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In Legal Ethics and Moral Character, 23 GEO. J. LEGAL Ethics, Alice Woolley and W. Bradley Wendel argue that theories of legal ethics may be evaluated by examining the kind of person a lawyer must be to conform to the normative demands of the theory. In their words, theories of legal ethics musts answer questions not only of what a lawyer must do, but how a lawyer must be. Woolley and Wendel examine three theories of legal ethics—those of Charles Fried, William Simon, and myself—and conclude that the theories they discuss impose demands on agency that are not realistic, functional, or desirable. On behalf of Simon’s theory and my own—both of which are “high commitment” accounts of legal ethics—I respond to all three criticisms. Neither theory is unrealistic in the sense of requiring impossible things of lawyers. If the charge of unrealism means only that the theory sometimes requires lawyers to take difficult or uncomfortable stances, I argue that this counts as a legitimate criticism only if the theory’s prescriptions are doubtful on independent moral grounds. To the criticism that high-commitment ethical theories are not functional, I observe that Woolley and Wendel identify functionality with fitting comfortably into law firm culture. In response, I suggest that if ethical conduct places a lawyer at odds with law firm culture that should count as a criticism of the law firm rather than the lawyer’s theory of ethics; in any case, Woolley and Wendel have wrongly presupposed that the high-commitment lawyer is working in a setting of low-commitment lawyers rather than other high commitment lawyers. Finally, I argue that Woolley and Wendel are incorrect to believe that the character traits required for high-commitment legal practice are undesirable because they would lead lawyers to buck the system when they should not do so.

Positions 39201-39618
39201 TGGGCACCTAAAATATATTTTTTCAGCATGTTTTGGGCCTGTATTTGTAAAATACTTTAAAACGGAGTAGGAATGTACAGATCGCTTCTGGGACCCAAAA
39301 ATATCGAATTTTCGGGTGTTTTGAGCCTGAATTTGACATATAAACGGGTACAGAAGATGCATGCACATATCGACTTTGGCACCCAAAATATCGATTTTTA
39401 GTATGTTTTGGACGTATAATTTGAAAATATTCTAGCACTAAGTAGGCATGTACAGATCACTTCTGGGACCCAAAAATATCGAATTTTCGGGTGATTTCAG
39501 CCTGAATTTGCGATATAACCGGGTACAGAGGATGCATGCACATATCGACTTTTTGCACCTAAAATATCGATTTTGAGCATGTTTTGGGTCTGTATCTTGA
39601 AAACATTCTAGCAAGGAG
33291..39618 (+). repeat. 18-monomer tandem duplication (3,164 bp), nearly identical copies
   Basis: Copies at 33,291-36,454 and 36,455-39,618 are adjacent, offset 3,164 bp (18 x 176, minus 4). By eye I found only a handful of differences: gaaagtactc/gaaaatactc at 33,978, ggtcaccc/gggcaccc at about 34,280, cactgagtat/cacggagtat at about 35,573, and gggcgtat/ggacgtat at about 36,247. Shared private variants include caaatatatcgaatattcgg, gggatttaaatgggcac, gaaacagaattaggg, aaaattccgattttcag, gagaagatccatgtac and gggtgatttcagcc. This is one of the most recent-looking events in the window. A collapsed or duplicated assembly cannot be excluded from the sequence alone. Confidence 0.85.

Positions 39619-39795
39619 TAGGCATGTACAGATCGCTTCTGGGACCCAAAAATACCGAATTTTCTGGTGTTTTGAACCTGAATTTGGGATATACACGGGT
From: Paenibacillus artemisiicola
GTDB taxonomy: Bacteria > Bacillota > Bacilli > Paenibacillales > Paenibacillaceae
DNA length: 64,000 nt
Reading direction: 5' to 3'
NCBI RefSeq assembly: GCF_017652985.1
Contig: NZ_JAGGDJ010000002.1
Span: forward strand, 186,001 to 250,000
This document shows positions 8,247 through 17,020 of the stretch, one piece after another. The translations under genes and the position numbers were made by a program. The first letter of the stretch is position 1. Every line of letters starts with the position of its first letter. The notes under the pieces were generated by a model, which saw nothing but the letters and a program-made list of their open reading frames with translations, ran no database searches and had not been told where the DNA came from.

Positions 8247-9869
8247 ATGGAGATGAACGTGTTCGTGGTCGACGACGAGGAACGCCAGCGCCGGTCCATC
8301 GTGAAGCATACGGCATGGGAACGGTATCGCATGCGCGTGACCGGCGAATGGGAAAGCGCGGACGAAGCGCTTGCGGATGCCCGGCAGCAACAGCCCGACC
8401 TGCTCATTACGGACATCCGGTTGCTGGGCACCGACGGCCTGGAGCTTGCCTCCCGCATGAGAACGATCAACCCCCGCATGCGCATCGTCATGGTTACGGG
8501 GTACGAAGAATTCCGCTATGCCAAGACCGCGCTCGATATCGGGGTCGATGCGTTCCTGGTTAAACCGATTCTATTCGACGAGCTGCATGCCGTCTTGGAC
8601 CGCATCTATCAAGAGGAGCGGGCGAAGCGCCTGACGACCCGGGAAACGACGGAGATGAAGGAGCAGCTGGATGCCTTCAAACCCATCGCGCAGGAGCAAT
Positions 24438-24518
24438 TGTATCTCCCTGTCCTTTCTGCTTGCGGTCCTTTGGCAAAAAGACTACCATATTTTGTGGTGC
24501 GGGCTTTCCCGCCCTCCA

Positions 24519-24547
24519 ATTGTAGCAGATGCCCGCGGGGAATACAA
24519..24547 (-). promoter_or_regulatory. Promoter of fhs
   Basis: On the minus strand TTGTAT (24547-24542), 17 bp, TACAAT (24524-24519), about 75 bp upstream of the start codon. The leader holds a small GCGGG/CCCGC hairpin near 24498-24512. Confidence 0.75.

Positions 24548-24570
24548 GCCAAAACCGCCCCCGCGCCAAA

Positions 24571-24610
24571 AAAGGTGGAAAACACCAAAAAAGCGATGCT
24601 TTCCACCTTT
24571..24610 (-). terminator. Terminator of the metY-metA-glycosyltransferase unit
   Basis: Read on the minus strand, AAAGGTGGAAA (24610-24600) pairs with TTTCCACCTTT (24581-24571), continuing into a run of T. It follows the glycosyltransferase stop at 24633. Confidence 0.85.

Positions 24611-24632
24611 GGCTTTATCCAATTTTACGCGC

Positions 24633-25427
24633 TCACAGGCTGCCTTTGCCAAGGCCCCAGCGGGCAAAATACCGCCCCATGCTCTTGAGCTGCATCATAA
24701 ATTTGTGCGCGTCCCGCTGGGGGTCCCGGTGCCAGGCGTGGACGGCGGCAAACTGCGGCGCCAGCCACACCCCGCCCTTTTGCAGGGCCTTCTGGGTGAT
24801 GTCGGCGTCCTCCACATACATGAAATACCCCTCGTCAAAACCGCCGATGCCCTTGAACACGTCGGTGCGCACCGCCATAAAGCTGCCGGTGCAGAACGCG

Publication Citation

23 Geo. J. Legal Ethics 1101-1117 (2010)